Why Meditation is Good for You

If you experience anxiety or stress you may have been recommended to try meditation. But you may not be completely clear on why.

You might wonder how “sitting with your eyes closed and doing nothing” is meant to help you. But in truth, mindfulness meditation is much more than sitting quietly. It is the active training of the mind to increase situational and self-awareness. Meditation focuses our awareness on the present moment and helps us to accept and release thoughts without judgement. We don’t need to believe every thought that we have, and we can train our minds to be less attached and reactionary to a passing idea.

If you’ve seen an acupuncturist for anxiety or pain you’ve probably had a conversation about deep breathing and mindfulness meditation.

Here’s why: People that meditate are shown to have reduced stress hormones.

Cortisol is the stress hormone. Cortisol prompts inflammation in the body and where there in inflammation there is pain, and often anxiety.

Research suggests that mind and body practices, including meditation, reduces inflammation and helps to regulate the immune system.

People who meditate have reduced Cortisol because when they practice mindfulness their bodies experience the “relaxation response”. This relaxation response reduces the output of stress hormones and changes our brain wave patterns. In fact, it’s been found that regular meditators have a larger hypothalamus than non-meditators. Mindfulness literally changes the brain.

Does meditation help with anxiety?

Johns Hopkins University researchers found that 30 minutes of daily mindfulness meditation had similar antidepressant and anxiety reducing effects to commonly prescribed medications. Mediation is helpful for people in high pressure work roles too. Eight weeks of semi-regular mindfulness meditation was found to be effective in influencing the quality of life, job satisfaction and psychological symptoms of health care professionals.

Does meditation help with high blood pressure?

Results of a trial run in 2009 suggest that practicing meditation lowers the blood pressure of people at risk of developing high blood pressure. The findings of the same study also supported the use of meditation to manage psychological distress, anxiety, depression, anger & hostility, and general coping ability.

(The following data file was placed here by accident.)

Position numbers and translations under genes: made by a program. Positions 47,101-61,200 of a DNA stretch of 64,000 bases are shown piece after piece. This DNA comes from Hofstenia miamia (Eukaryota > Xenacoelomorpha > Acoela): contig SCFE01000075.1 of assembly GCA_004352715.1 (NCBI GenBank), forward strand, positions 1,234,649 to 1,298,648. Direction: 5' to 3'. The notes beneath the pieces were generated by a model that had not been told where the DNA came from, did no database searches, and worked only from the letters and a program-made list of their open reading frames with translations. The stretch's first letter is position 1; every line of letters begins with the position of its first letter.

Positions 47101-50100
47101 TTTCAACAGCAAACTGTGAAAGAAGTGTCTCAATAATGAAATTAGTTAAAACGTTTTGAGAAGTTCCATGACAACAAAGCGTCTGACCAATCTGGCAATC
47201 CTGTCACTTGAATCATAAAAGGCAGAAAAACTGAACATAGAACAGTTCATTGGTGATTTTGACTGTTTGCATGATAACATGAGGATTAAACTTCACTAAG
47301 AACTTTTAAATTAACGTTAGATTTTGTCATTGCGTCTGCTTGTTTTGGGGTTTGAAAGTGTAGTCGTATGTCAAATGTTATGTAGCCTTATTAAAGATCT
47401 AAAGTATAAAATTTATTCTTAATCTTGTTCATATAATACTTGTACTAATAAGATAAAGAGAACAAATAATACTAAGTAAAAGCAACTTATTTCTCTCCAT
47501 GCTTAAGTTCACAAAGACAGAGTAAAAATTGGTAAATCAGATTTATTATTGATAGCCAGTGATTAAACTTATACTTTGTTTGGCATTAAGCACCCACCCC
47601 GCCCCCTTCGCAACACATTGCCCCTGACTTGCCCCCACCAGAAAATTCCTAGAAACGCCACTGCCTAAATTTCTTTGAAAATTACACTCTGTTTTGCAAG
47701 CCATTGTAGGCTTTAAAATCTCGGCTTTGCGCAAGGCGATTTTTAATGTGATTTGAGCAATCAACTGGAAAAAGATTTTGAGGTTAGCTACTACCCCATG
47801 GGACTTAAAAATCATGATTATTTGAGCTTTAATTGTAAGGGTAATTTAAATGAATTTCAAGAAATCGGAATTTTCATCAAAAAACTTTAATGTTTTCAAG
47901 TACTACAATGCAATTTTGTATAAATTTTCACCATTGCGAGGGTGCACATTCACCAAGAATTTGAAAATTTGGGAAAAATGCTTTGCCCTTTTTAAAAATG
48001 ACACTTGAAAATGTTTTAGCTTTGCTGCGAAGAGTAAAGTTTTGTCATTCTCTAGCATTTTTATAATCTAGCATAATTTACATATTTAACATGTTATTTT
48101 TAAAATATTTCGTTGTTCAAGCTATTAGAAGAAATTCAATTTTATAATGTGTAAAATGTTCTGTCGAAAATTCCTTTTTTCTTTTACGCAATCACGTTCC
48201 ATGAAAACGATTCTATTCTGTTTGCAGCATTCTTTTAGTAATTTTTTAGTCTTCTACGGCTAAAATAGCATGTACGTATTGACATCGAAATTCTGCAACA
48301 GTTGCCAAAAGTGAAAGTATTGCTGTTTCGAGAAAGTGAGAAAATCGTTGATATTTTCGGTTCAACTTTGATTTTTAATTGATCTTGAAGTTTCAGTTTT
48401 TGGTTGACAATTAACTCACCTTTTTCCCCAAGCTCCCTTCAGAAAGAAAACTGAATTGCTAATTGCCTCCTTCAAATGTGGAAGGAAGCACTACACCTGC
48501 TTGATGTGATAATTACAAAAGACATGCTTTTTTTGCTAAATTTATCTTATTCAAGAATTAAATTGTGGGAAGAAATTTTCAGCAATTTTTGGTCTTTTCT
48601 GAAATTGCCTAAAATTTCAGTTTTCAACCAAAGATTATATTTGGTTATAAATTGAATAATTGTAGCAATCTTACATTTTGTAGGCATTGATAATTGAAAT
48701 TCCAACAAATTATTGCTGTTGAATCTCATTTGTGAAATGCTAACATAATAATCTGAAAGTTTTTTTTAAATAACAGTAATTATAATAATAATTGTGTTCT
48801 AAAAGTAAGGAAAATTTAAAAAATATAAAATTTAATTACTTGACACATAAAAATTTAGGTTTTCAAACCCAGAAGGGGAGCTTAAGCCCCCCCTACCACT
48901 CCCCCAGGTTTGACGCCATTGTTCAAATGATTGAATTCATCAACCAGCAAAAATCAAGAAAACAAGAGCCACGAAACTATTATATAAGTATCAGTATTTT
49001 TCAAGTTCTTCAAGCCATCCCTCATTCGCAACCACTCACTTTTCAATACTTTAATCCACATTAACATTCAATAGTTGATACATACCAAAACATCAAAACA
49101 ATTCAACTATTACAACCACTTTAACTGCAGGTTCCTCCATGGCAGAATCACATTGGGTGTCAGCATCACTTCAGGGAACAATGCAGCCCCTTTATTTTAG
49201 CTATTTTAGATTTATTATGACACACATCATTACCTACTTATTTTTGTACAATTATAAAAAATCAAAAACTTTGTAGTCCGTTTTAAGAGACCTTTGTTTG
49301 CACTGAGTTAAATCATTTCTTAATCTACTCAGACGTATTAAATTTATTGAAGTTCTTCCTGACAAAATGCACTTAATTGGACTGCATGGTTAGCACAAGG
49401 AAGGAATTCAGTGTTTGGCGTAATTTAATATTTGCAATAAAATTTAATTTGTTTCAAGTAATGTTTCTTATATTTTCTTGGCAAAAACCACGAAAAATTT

Does meditation help with cravings?

Meditation can even help you to quit smoking and stop overeating. Results of a 2013 brain imaging study suggest that mindful attention reduces the craving to smoke, and that it reduced activity in a craving-related region of the brain.

Essentially, you’ve got nothing to lose and everything to gain. Meditate at home today. Just 20 minutes daily will be enough to benefit from the practice! You could sit or lie quietly alone and focus on your breath. Or you could try one of these free meditation podcast, click here to access them.

 

Written by:

Dr Heather Dowall

Acupuncturist, Massage Therapist

Dr  Heather Dowall is a warm, intuitive and enthusiastic practitioner. Heather graduated from Endeavour College of Natural Health with a Health Science degree majoring in Acupuncture.

Heather is passionate about fertility and pregnancy support, pain relief, cancer support, and providing relief for anyone experiencing anxiety, depression, emotional trauma or PTSD.

Heather simply loves helping people. And also offers Massage Therapy, Cupping & other Oriental Therapies, with our without Acupuncture.

References:

* Goldstein CM, Josephson R, Xie S, et al. Current perspectives on the use of meditation to reduce blood pressure. International Journal of Hypertension. 2012;2012:578397.

* Nidich SI, Rainforth MV, Haaga DAF, et al. A randomized controlled trial on effects of the transcendental meditation program on blood pressure, psychological distress, and coping in young adults. American Journal of Hypertension. 2009;22(12):1326–1331.

* Rubia K. The neurobiology of meditation and its clinical effectiveness in psychiatric disorders. Biological Psychology. 2009;82(1):1–11.

* Goyal M, Singh S, Sibinga EM, et al. Meditation programs for psychological stress and well-being: a systematic review and meta-analysis. JAMA Internal Medicine. 2014;174(3):357–368.

* Tang Y-Y, Tang R, Posner MI. Brief meditation training induces smoking reduction. Proceedings of the National Academy of Sciences. 2013;110(34):13971–13975.

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